Access Type

Open Access Dissertation

Date of Award

January 2018

Degree Type


Degree Name



Biomedical Engineering

First Advisor

King H. Yang


Trauma to the pelvis is debilitating and often needs fixation intervention. In 58% of patients with this trauma, the injuries can lead to permanent disability, preventing the return to jobs. Of all unsuccessful fixation procedures, 42% are caused by failures of the method, sometimes due to mobilization during healing. The unstable anteroposterior compression fracture is of particular concern due to the blood loss into the increased pelvic volume with the pelvic ring fracture. External fixation was introduced for an expedient solution. This fixation has drawbacks such as few positions for the patient during healing and an increased chance of screw site infection. A method was developed, called INFIX, and is applied percutaneously to provide the same benefits as the external fixation method but eliminates the drawbacks.

Patients would benefit by having fixation hardware in place that enables ambulation. This would allow increased comfort and self-care. During walking, the ground reaction forces through the legs and into the pelvis can induce torsion into the pelvic ring and across the joint cartilages. An understanding of how the INFIX responds to these walking forces is needed. It is also necessary to determine the effect of the INFIX on the stability of the pelvic ring. From this, modifications can be developed that allow for ambulation. The aims of this study were to provide a method, using finite element (FE) analysis, for evaluating the intact pelvic responses under the walking conditions, to use the FE model to analyze the INFIX method during walking conditions, and to develop an improved method that would potentially allow for ambulation.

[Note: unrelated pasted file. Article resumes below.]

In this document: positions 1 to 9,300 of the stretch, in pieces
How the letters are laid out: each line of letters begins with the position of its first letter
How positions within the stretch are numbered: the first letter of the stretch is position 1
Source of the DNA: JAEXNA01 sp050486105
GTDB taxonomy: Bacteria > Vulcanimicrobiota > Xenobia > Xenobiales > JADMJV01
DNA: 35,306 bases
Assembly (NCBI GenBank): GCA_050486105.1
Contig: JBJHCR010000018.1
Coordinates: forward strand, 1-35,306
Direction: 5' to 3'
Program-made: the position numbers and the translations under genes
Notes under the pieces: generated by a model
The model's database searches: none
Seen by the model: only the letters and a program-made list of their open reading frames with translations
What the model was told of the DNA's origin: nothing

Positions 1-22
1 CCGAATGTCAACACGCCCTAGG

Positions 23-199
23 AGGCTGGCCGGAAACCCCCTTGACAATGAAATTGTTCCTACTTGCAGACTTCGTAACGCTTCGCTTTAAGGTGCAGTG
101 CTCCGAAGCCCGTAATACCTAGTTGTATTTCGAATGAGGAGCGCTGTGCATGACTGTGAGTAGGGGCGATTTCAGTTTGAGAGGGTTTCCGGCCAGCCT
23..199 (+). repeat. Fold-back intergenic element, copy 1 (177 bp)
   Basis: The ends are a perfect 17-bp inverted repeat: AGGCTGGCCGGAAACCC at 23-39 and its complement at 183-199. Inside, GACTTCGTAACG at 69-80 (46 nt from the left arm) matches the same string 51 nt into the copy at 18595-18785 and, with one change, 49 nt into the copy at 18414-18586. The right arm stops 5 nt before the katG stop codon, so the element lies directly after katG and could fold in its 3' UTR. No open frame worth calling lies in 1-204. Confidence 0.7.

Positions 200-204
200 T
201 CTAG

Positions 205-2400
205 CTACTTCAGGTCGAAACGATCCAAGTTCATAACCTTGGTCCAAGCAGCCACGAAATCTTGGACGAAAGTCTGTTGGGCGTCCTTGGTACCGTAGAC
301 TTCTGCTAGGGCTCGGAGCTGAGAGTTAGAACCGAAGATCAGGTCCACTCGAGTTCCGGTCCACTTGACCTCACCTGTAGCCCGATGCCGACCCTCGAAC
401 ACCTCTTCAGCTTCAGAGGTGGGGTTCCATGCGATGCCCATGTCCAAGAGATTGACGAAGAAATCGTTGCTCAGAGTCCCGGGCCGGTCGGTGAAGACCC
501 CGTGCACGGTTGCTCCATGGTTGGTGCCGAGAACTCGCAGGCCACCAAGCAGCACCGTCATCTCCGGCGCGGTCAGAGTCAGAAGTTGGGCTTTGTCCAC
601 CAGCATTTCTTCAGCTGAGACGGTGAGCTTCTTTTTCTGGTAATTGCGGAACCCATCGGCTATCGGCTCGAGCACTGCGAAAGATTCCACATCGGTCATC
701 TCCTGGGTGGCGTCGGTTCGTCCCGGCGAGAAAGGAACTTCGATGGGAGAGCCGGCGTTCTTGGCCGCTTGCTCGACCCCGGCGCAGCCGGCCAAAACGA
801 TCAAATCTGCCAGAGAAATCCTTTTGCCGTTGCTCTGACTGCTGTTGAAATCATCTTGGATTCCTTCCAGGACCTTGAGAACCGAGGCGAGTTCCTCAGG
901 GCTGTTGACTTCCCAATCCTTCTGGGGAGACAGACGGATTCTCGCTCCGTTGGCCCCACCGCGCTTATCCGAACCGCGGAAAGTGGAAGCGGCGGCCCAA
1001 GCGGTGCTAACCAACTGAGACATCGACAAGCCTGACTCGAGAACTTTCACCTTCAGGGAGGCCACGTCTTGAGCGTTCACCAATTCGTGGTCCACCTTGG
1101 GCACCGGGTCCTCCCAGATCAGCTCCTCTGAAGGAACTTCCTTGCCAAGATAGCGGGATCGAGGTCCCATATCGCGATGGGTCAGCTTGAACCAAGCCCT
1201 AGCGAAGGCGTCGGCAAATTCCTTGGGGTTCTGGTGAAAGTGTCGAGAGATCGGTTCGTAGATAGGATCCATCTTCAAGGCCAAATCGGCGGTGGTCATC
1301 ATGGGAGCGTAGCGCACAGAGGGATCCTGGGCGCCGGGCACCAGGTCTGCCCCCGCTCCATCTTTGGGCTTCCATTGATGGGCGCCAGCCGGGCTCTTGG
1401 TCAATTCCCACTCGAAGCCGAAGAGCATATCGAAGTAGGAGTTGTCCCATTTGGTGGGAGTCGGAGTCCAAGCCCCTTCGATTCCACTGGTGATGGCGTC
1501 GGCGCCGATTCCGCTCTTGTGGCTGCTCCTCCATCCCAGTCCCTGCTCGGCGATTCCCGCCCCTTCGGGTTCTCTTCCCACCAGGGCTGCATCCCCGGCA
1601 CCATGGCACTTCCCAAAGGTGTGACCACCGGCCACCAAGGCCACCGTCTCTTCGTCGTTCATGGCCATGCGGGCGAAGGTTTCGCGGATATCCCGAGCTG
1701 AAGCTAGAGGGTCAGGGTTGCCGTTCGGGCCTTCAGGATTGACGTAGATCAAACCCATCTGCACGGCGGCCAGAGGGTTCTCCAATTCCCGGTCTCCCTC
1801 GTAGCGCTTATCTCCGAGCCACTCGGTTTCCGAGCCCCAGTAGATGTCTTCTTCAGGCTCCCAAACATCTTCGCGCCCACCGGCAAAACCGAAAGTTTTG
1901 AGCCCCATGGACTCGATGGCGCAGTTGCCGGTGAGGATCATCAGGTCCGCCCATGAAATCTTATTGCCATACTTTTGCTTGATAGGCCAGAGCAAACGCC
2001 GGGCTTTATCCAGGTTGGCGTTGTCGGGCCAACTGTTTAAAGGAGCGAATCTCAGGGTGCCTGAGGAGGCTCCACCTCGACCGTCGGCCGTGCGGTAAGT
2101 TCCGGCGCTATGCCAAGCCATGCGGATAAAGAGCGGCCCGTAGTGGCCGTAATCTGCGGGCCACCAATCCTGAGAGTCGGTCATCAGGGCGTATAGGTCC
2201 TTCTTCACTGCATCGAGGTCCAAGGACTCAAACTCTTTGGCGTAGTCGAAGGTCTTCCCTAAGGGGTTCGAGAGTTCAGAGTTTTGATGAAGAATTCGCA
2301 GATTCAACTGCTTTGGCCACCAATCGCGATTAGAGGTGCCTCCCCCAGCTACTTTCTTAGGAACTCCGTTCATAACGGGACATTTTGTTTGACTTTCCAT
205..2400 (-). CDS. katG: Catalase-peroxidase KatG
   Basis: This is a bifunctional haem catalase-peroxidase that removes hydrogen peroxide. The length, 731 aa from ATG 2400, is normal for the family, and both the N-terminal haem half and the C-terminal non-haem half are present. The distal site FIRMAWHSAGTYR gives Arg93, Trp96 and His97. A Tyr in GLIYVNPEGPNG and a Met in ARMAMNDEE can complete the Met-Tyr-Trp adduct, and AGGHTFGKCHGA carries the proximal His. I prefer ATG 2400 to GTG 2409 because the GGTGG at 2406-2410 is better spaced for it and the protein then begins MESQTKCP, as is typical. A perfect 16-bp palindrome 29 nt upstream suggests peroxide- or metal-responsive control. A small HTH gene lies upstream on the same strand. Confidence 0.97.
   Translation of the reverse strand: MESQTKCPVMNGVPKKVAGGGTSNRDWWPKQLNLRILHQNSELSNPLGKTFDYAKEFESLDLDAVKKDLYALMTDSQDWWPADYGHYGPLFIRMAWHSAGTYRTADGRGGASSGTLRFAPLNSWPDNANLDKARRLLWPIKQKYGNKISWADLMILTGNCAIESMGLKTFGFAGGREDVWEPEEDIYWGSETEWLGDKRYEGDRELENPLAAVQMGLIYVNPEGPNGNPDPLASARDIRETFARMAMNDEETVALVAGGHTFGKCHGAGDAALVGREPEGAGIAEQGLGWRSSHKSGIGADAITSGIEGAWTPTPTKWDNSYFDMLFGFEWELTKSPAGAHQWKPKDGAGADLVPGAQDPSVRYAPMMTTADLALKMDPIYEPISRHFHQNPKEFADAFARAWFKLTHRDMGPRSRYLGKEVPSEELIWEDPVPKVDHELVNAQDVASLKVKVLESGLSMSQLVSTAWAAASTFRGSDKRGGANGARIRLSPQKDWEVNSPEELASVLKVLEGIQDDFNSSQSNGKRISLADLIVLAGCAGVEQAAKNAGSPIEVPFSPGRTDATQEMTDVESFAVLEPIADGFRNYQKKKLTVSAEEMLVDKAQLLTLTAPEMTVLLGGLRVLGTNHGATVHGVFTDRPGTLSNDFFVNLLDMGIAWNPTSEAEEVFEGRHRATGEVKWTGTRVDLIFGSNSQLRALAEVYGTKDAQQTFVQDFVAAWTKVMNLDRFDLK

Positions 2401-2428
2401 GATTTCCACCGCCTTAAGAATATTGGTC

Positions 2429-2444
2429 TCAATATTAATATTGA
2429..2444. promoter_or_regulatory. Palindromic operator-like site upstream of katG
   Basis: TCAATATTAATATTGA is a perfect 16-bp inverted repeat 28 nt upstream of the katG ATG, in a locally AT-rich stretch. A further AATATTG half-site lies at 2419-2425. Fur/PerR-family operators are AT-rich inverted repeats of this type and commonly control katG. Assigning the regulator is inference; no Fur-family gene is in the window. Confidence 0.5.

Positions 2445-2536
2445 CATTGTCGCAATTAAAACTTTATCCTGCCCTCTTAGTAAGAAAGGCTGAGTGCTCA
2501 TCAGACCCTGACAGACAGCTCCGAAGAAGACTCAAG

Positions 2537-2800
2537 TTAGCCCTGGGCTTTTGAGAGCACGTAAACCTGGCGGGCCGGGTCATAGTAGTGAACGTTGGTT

A method was developed that incorporated all of the necessary ambulation factors in four bilateral, static, FE models representing eight gait phases. For this study, an understanding of the associated anatomy was necessary. Additionally, the biomechanics of the pelvis, the fracture classifications and the related fixation methods needed to be researched. The FE models were built as static bilateral pelvic structures, including the ligaments, hip inputs, leg and trunk muscles, and hip motions. Then the anteroposterior compression fracture and INFIX hardware were applied to the gait-phase models and analyzed. Finally, an improvement method was developed and analyzed.

The resulting stress contours of the full pelvic ring, the pelvic ring and hardware deformation, and the pubic symphysis displacement were evaluated and reported under the baseline, original hardware, and improved hardware conditions.

Due to this study, the stress response of the pelvis due to walking phases is provided and adds new knowledge to the field for applying pelvic fixation methods. The INFIX method is better understood in terms of the deformation of the hardware while in place and the effect it is having on the pelvic system. Additionally, a new cross-rod configuration, the Bridge-X, was designed through numerical simulations to allow early ambulation that is needed to promote better healing. In subsequent work, additional phases of the gait can be modeled to ensure the worst case scenarios are being considered. Biomechanical testing could be used to validate the new improved method relative to the original method. This modeling method can be applied to other types of fractures and new fixation methods as they are being developed.